Document Type



The purpose of this qualitative study was to better understand how a community of practice for faculty in higher education might improve interaction and understanding between faculty and students with disabilities, therefore supporting engagement and retention. In this context, a community of practice is defined as a group of individuals who will come together to learn and support one another regarding use of accommodations for students under the current Americans with Disabilities Act (Section 504) and resources for students with mental health disorders. Research has shown there is an increase of students who have mental health disorders in higher education. Faculty wish to assist students but do not always have the resources to do so. While the literature often identifies the knowledge gap and the lack of engagement and retention of students who have mental health issues, limited solutions are offered. Faculty were placed in a four-week community of practice with a resource expert guiding them to better understand the needs of students with mental health disorders and their rights under the Disabilities Act. Analysis of transcripts of the sessions and member checking revealed that faculty felt more comfortable learning in the save space of the community of practice and felt that the resource sharing component was helpful. They were also noted to express a culture of acceptance toward students with mental health issues. On the basis of this initial study, it is recommended that community of practice models be used for higher education training. The safe space learning environment encourages sharing of ideas and concerns and assists faculty in working through nuances of their questions while providing ongoing support for one another, therefore benefiting the student population with their new and reinforced learning.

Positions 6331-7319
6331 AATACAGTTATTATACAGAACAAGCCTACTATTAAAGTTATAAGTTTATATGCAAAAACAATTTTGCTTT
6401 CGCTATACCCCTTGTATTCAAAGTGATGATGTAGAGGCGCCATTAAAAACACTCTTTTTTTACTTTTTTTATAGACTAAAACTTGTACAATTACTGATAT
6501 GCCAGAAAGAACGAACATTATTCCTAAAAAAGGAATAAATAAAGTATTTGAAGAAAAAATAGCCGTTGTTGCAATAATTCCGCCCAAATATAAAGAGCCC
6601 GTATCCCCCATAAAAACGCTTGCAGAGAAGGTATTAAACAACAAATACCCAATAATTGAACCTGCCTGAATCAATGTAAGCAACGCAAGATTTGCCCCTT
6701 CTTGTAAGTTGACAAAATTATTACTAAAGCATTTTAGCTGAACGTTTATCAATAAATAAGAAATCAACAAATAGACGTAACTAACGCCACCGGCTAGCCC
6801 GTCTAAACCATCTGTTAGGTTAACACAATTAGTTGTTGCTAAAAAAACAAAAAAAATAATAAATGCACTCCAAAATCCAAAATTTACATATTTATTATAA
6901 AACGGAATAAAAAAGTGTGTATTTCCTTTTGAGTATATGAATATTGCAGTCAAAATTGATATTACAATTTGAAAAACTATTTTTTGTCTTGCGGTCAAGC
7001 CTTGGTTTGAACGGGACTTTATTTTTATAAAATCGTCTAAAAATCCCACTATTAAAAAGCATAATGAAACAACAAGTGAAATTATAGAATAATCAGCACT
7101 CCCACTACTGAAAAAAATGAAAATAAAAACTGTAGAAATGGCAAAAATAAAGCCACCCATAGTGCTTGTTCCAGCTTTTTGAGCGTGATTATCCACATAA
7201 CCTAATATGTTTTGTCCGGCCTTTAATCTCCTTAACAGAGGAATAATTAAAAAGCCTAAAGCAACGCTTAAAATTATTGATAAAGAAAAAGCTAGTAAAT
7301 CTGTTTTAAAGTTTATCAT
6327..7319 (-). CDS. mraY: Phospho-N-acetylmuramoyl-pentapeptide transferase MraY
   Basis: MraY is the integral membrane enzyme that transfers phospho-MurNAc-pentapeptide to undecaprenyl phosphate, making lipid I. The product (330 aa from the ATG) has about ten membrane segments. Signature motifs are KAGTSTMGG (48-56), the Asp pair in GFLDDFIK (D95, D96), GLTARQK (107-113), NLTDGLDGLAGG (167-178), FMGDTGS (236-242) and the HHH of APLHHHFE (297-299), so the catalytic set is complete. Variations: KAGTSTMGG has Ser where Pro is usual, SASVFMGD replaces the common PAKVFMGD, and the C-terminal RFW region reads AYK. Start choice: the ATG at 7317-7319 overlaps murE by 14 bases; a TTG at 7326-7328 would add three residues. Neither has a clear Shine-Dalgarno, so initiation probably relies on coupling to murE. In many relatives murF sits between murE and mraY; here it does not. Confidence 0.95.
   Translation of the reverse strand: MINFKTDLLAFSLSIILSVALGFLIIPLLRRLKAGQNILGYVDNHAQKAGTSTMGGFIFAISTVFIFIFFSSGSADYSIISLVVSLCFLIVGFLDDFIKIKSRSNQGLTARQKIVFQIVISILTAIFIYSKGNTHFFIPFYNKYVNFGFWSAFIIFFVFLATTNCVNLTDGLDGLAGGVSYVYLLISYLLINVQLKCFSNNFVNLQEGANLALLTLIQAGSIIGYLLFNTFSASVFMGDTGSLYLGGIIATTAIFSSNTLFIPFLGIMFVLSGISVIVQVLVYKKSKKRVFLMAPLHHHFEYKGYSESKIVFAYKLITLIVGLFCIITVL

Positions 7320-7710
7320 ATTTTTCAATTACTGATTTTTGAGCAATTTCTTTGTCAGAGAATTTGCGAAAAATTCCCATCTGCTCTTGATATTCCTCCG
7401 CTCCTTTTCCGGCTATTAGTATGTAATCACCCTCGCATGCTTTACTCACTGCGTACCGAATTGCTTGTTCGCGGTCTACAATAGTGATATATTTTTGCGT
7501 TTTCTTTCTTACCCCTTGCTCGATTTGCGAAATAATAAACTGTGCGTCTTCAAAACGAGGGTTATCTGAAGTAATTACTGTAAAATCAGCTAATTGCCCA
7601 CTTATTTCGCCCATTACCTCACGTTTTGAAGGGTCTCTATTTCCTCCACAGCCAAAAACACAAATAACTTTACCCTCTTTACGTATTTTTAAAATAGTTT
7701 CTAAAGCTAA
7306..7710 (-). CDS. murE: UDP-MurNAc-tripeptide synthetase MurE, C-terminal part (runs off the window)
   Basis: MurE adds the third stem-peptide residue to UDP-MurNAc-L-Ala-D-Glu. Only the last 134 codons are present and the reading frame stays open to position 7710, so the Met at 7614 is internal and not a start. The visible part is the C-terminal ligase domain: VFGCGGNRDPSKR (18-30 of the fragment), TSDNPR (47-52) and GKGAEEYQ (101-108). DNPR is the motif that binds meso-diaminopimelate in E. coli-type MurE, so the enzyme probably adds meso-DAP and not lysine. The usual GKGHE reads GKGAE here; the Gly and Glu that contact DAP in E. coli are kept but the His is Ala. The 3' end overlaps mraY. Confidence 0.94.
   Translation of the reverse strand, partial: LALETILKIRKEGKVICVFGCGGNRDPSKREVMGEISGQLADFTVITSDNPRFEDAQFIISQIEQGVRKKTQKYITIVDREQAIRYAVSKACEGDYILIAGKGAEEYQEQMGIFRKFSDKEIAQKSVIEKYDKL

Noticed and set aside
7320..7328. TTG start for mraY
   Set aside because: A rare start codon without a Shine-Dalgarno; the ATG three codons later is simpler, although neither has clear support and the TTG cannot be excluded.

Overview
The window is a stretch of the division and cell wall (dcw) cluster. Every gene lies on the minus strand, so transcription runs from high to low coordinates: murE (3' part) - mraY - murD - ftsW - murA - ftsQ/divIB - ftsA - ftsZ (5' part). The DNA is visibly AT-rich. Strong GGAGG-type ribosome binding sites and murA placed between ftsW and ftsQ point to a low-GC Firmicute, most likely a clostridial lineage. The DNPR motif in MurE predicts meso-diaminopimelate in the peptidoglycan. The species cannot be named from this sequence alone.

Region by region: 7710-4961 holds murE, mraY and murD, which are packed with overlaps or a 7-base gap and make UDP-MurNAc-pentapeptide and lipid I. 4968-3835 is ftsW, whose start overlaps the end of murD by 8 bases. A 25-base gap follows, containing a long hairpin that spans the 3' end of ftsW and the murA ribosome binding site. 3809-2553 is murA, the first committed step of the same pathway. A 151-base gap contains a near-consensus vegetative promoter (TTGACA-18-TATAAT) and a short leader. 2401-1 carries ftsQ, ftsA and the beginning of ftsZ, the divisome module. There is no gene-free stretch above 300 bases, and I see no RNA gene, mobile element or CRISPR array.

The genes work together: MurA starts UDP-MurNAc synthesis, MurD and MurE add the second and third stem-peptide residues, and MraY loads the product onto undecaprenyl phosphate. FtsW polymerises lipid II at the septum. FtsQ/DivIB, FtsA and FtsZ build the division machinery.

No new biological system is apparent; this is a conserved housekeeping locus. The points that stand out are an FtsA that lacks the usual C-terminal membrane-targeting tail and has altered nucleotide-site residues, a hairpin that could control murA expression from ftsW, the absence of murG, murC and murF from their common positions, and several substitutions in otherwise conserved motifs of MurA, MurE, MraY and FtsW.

Creative Commons License

Creative Commons Attribution-NonCommercial-ShareAlike 4.0 International License
This work is licensed under a Creative Commons Attribution-NonCommercial-Share Alike 4.0 International License.


Published by ProQuest LLC. Copyright of the Dissertation is held by the Author. All rights reserved. This work is protected against unauthorized copying under Title 17, United States Code Microform Edition © ProQuest LLC. ProQuest LLC. 789 East Eisenhower Parkway P.O. Box 1346 Ann Arbor, MI 48106 - 1346